Enough Is Enough: The Tide Is Turning in the War On Drugs

FILE In this Tuesday, Sept. 27, 2011 file photo, Sacramento County Deputy Sheriff Chris Carroll opens a cell at a formerly cl
FILE In this Tuesday, Sept. 27, 2011 file photo, Sacramento County Deputy Sheriff Chris Carroll opens a cell at a formerly closed housing unit at the Rio Cosumnes Correctional Center, in Elk Grove, Calif. that was reopened to handle the increase of inmates sentenced under the new prison realignment program. Counties across California are taking steps to increase jail capacity or found alternatives to incarceration to deal with the increase of offenders who will be their responsibility under a state law that took effect Oct. 1.(AP Photo/Rich Pedroncelli, file)

Today, on HuffPost, John Legend and I are premiering a music video of his new song, "The House I Live In", with images from my film of the same name. Both pieces cry out for reform of our four-decades failed War on Drugs. John's performance is heartbreaking, and I can't say enough about the depth he brings to covering an American anthem first popularized by Frank Sinatra and Paul Robeson.

When John sings "what is America to me?," he asks a question at the heart of so much that needs fixing in America today. Wherever we look, we see communities whose best hopes have been hijacked by an unholy mix of political and economic greed that places profit before people and principle. Nowhere is this immoral calculus more brazen than in the War on Drugs, which literally has made mass-incarceration one of America's leading industries. The good news, though, is that ending the Drug War -- so long overdue -- may actually be within reach.

Why do I think this? For those who know the realities of our mass incarceration system, the unholy alliance between "tough on crime" politicians and the companies and unions that fund them might seem insurmountable. It is, after all, a system that literally trades in poor people, most often minorities, and it holds formidable power. How else could any national program self-perpetuate despite a forty-year record of total failure? Since 1971, America has spent more than $1 trillion on the War on Drugs, conducted 45 million drug arrests, and amassed the world's largest prison population, with 2.3 million Americans behind bars, more than any other country on earth. Yet for all this, drugs are cheaper, purer, more available, and used by younger people than ever before. We have the toughest drug laws on earth and yet our demand, undeterred, remains the highest in the world.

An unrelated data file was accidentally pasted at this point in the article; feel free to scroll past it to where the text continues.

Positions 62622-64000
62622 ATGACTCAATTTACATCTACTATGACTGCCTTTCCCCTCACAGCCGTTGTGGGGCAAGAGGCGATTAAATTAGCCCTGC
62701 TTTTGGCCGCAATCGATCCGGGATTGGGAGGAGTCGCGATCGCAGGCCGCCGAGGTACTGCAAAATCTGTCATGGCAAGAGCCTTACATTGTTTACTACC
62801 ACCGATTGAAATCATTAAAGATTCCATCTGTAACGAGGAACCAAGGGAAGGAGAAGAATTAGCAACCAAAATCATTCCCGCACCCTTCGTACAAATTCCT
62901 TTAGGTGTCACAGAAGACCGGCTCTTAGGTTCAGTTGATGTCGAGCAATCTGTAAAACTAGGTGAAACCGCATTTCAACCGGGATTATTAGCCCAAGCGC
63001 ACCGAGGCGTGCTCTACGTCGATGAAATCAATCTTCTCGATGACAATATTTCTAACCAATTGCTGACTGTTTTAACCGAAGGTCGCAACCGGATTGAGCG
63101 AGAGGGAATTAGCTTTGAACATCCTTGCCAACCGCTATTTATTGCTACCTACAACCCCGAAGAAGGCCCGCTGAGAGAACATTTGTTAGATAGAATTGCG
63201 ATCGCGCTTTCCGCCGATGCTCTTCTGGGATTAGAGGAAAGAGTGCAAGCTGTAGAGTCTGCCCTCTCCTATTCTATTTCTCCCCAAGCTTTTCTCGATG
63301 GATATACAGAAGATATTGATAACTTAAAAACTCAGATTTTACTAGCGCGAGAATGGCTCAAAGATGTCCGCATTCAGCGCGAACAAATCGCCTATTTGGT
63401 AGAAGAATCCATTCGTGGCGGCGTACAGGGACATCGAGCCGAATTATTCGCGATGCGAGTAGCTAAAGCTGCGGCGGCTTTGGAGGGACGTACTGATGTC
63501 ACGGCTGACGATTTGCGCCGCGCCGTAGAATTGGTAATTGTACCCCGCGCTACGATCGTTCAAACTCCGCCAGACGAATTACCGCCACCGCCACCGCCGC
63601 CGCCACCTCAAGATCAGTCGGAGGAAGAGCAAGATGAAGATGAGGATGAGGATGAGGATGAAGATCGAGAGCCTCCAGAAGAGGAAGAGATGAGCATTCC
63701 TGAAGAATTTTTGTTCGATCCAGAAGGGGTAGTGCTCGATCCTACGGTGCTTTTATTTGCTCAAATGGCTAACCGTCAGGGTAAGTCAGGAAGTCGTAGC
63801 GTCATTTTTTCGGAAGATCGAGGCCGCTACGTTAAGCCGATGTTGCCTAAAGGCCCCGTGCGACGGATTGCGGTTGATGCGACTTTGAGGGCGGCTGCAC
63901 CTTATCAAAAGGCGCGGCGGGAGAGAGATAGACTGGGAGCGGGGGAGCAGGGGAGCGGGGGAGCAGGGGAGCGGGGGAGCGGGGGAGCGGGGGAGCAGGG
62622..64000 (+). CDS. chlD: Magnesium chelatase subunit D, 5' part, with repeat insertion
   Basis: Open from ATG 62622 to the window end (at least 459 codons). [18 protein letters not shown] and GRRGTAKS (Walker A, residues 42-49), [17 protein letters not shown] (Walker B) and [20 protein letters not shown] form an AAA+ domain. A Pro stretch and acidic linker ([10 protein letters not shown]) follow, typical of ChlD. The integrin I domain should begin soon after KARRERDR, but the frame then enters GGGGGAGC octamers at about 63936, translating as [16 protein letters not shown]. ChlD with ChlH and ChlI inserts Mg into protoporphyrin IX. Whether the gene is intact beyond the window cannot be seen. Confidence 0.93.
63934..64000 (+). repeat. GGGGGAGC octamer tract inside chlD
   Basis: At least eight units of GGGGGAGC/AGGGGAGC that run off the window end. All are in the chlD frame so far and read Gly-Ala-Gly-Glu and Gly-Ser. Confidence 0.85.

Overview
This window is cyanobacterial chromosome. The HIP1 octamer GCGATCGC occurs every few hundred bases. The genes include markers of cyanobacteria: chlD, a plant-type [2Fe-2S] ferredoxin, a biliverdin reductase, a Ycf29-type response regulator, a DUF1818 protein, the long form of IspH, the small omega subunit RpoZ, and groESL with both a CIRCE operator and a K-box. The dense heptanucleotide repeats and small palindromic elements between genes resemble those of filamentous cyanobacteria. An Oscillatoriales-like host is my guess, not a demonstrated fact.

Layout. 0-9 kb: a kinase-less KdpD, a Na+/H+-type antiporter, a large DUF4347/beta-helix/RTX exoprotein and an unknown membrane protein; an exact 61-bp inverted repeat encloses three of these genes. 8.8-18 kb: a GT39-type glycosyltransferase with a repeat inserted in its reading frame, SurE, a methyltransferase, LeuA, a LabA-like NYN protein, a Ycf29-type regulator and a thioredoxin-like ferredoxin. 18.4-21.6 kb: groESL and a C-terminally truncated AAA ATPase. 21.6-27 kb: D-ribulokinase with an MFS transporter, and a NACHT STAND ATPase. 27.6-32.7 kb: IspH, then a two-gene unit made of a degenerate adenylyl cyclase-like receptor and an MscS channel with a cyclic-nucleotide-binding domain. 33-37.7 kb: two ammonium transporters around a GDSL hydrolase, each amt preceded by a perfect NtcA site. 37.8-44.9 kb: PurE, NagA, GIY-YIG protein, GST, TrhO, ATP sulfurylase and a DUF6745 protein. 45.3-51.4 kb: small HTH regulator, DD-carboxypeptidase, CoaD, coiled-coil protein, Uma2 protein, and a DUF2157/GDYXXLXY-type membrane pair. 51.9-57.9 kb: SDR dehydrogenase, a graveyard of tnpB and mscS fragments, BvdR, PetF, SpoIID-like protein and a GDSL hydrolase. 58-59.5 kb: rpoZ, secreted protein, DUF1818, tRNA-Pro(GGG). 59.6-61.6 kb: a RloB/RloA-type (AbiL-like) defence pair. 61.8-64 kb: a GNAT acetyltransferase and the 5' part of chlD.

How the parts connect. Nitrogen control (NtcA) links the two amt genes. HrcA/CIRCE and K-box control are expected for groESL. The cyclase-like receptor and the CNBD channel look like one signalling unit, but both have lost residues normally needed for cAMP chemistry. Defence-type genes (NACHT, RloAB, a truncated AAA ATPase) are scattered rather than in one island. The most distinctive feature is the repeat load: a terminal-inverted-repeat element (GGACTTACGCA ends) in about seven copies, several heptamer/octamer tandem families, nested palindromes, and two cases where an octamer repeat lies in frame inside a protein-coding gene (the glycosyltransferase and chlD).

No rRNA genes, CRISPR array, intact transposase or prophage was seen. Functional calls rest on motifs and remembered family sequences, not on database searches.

So the drug war by any measure has been an unmitigated disaster. Yet, as a business, it's booming, with new mandatory minimum sentences being written into law and new prisons being built every day. So it's no surprise that veterans I talk to at all levels of the system -- dealers, users, cops, judges and jailers -- all look at me with world-weary pity when I idealistically suggest that an end to the war might be in sight.

I'm not naive. I know what bureaucratic thrust drives the war and what an obstacle this represents. Yet still, everywhere I look, I also see the writing on the wall. Everyday, a growing number of states (this week Florida) move closer to legalizing marijuana as Colorado and Washington did on Election Day. Marijuana arrests are of course just one part of what drives the war. But in 2011, marijuana arrests represented a full half of all drug arrests nationwide, the vast majority for simple possession. So the increasing spread of marijuana legalization is highly significant.

Other states, too, have seen their voters shift away from the old pattern of excessive sentencing of nonviolent offenders. In California, on election day, an overwhelming 68% of voters elected to reform the state's notorious 3-strikes law when applied to nonviolent offenders. Matt Taibbi has written an excellent cautionary article on the shortcomings of this reform, but the message from California's voters is reflective of a national shift in public opinion away from blindly punitive approach to crime. And lawmakers are taking note. This Tuesday, the California legislature will vote on a measure to revisit the sentences of some 21,000 inmates sentenced as juveniles, provided they've shown a decade of good behavior. Connecticut is currently considering the same motion. And in Oklahoma this week, the Governor announced her intention to review the sentences of some of the most long-serving nonviolent offenders. That may help Kevin Ott, one of the prisoners who appears in my film, who is currently serving life without parole for possessing 3 ounces of methamphetamine.

I recognize of course that these are individual victories, just baby steps against the inexorable march of the vast machinery of the Drug War. But they represent nonetheless a pattern in which voters are increasingly willing to see our nation's drug policies as excessive and counterproductive and to vote against them. So, because politicians lead from behind, many who once thought "tough on crime" rhetoric was the only way to get elected, are starting to notice the political benefit of being "smart on crime." By reducing the severity of its 3-strikes law toward nonviolent offenders, for example, California can boast a win-win, fostering smarter law enforcement and greater fairness while saving the state a minimum of $100 million a year. With states across the country facing budget crunches and sequestration, what official wouldn't want to take credit for that kind of savings?